Experiments and Mathematical Modeling for Evaluation of Non-Lethal Weapons
Konferensbidrag (offentliggjort, men ej förlagsutgivet), 2015
The biomechanical response of new and existing non-lethal weapons (NLWs) are to be determined to assess their effectiveness and safety, i.e. the type of injury produced and the risk of such injuries, for the target population and bystanders. The effect and risk of injury varies widely for most NLWs (from no effect to lethality) depending on how the weapon is used, the body region hit and variability in biomechanical response between humans. Commonly the effectiveness and safety provided by a particular NLW are assessed using real-life data from situations in which the NLW have been employed. However, for new NLWs it is necessary to conduct experimental studies using models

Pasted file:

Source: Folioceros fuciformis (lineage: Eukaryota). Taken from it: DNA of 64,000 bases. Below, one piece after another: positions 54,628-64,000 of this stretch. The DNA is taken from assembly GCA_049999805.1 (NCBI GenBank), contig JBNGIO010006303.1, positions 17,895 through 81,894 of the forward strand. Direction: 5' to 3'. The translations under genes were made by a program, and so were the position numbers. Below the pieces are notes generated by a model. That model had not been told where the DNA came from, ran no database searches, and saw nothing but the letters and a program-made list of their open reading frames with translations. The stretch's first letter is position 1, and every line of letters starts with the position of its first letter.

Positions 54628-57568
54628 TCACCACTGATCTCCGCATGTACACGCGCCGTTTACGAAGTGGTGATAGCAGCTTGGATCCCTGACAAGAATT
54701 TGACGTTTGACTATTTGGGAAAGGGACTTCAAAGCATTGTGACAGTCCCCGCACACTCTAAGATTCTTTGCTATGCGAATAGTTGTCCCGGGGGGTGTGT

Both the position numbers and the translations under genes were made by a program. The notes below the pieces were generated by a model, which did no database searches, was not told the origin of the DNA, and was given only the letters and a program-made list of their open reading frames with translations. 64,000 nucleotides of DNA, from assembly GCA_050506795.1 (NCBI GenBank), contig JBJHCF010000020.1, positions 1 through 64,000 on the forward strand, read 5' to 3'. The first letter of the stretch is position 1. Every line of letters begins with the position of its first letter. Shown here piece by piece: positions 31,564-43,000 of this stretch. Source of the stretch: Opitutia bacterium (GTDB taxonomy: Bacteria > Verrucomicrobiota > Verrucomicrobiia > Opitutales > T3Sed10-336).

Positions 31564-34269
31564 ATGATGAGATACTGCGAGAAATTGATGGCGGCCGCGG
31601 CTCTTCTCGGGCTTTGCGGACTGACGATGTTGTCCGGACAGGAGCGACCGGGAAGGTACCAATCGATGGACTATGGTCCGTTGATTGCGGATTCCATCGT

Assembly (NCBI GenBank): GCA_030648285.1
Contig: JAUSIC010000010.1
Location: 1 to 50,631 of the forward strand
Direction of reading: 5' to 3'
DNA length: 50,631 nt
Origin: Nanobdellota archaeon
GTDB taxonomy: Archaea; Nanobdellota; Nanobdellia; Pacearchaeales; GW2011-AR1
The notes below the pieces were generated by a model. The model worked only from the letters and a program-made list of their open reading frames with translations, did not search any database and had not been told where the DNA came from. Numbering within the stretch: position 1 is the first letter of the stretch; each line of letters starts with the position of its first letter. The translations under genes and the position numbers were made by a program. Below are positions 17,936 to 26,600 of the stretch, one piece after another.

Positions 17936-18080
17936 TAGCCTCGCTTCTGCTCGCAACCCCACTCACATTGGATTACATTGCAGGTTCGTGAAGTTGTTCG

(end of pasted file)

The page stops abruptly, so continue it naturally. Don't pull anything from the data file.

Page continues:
of the human such as anthropometric tests devises (ATDs) and Human Body Models (HBM), post mortem human subjects (PMHSs), animals and cell cultures.
While the assessment of possible NLW related injuries in ATDs and PMHSs are crude, animals and cell cultures are excellent for studies of injury mechanisms and injury criteria. For some injuries these mechanisms and criteria can be scaled to humans. The obtained data can also be used in the development of injury risk functions for humans but commonly require scaling. Several of the scaling techniques used in the past are crude. Computer simulation with finite element technique can be used to improve the understanding of experimental studies and to construct injury risk functions at tissue level using data from animal or cell culture experiments. The tissue risk functions can then be used in finite element models of humans to support the development of global injury criteria; to enable the
evaluation of new NLWs using ATDs. In this paper we will describe animal models used to study mild and moderate brain injuries and associated finite element models. The paper aims at illustrating the benefit of combining models in biomechanics research and proving guidelines for such studies.